Opinion: Build habitat with landowner incentives
In last year's general election, a constitutional amendment to use some of North Dakota's oil wealth to fund conservation projects failed miserably. The amendment, Measure 5 on the November ballot, got 51,745 yes votes, less than 21 percent of th...
In last year’s general election, a constitutional amendment to use some of North Dakota’s oil wealth to fund conservation projects failed miserably. The amendment, Measure 5 on the November ballot, got 51,745 yes votes, less than 21 percent of the total cast.
Supporters continue to lick their wounds.
In July, a consultant traveled the state, interviewing interest-
ed persons on both sides of the issues and holding focus groups.
The idea was to consider whether, and when, to try again.
Before that decision is made, we ought to absorb what there is to learn from the outcome last year. The answer is plenty.
First, North Dakotans don’t tinker with the constitution. This is especially true of opinion leaders. Legislators are generally reluctant to entrench items in the constitution, particularly new taxes, new spending and new bureaucracy.
Measure 5 did all of those things.
Newspaper publishers don’t like that, either. Forum Communications newspapers didn’t endorse the measure because the owner of the company feels strongly that such matters should be kept out of the state constitution. He used the same logic to oppose a conservation amendment in Minnesota, where it passed.
Second, North Dakotans don’t want any encroachment on private property rights. The measure was widely seen as a land grab. That’s an exaggeration, but it isn’t important. It’s the perception that counted.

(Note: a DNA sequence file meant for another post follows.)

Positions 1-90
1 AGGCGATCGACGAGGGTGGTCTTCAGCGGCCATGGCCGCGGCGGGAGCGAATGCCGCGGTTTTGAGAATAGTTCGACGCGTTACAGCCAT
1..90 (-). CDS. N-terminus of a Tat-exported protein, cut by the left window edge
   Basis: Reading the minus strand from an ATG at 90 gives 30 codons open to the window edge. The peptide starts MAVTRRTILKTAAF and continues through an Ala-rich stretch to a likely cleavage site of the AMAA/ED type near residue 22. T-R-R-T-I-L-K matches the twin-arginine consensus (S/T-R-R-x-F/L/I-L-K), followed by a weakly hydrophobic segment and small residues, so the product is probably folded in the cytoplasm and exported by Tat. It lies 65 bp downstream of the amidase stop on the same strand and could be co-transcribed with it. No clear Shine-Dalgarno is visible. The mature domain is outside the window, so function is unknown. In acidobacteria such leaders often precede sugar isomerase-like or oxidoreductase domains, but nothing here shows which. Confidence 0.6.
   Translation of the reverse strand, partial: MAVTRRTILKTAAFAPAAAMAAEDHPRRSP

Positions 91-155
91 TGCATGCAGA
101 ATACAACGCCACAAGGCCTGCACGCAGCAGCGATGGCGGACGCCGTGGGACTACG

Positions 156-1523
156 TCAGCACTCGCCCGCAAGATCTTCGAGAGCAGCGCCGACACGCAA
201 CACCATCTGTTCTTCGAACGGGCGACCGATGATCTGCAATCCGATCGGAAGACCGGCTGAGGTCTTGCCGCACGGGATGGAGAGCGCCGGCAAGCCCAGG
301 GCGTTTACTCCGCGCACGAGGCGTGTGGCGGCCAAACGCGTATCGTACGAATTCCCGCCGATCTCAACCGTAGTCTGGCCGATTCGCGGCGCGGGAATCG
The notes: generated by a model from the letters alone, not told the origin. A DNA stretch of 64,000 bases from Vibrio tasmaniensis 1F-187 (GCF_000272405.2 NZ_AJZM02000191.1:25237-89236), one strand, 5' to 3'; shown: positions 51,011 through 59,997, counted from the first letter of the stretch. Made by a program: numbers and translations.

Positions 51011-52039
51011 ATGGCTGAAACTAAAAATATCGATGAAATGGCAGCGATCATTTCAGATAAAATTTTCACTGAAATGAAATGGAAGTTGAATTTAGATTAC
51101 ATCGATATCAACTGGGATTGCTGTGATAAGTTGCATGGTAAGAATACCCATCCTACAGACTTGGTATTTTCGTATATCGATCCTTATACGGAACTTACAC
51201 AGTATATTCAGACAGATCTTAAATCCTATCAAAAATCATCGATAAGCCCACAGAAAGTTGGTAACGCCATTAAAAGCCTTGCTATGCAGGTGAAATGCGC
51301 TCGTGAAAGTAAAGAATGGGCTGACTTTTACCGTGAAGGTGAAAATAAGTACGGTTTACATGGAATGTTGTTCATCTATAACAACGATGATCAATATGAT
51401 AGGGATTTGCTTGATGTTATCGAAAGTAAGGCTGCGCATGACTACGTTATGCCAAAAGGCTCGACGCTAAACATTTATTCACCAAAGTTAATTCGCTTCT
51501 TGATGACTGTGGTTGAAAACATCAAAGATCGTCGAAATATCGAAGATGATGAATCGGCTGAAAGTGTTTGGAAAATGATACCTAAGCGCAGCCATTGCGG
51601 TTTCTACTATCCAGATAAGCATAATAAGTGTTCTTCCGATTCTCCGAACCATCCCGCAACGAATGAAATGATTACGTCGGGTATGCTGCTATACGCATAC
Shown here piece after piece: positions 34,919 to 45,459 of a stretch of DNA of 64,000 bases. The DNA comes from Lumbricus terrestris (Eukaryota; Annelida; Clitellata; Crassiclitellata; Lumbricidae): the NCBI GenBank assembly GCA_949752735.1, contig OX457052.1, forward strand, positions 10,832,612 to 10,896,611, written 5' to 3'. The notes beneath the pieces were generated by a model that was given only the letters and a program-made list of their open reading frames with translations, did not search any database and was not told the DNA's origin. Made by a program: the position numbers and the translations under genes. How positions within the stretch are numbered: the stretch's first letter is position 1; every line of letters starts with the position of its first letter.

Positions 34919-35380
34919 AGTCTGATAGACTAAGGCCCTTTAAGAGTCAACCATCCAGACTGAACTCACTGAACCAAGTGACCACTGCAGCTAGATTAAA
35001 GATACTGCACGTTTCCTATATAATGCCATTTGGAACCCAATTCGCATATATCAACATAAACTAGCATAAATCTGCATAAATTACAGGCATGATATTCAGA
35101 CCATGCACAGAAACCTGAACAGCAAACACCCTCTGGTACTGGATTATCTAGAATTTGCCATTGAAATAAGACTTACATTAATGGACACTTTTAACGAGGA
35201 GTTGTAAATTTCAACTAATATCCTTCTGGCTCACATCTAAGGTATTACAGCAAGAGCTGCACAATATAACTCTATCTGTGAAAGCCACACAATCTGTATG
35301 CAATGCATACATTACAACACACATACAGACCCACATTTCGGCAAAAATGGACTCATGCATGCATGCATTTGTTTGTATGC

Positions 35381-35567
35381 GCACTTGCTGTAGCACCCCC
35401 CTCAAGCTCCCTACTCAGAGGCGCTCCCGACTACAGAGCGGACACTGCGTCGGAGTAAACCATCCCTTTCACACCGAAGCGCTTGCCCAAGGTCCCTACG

Third, the measure was seen as establishing a bureaucracy that wasn’t really accountable to anybody. North Dakotans don’t like that either. Instead, we want to elect everybody.
Then there was the price tag. The measure would have diverted 5 percent of the oil and gas production tax to “clean water, wildlife and parks,” as its title said. That’s an enormous amount of money, and supporters of the measure didn’t explain how it would be spent.
These issues in combination probably doomed the measure, even though public opinion polls have shown consistently that North Dakotans are concerned about the natural environment and are inclined to support programs to protect it.
While the result suggests the way is blocked, there might be an opening for a program focused on wildlife habitat.
The opening leads not through the ballot box, but through the Legislature; not through the constitution, but through statutes; not through land acquisition, but through incentives to landowners.
This idea owes something to Sen. John Hoeven, R-N.D. - not directly, but philosophically, at least. Discussing the Obama administration’s rules to reduce carbon emissions from coal-fired generating plants, Hoeven suggested that incentives work better than mandates.
The same is true for land-owners.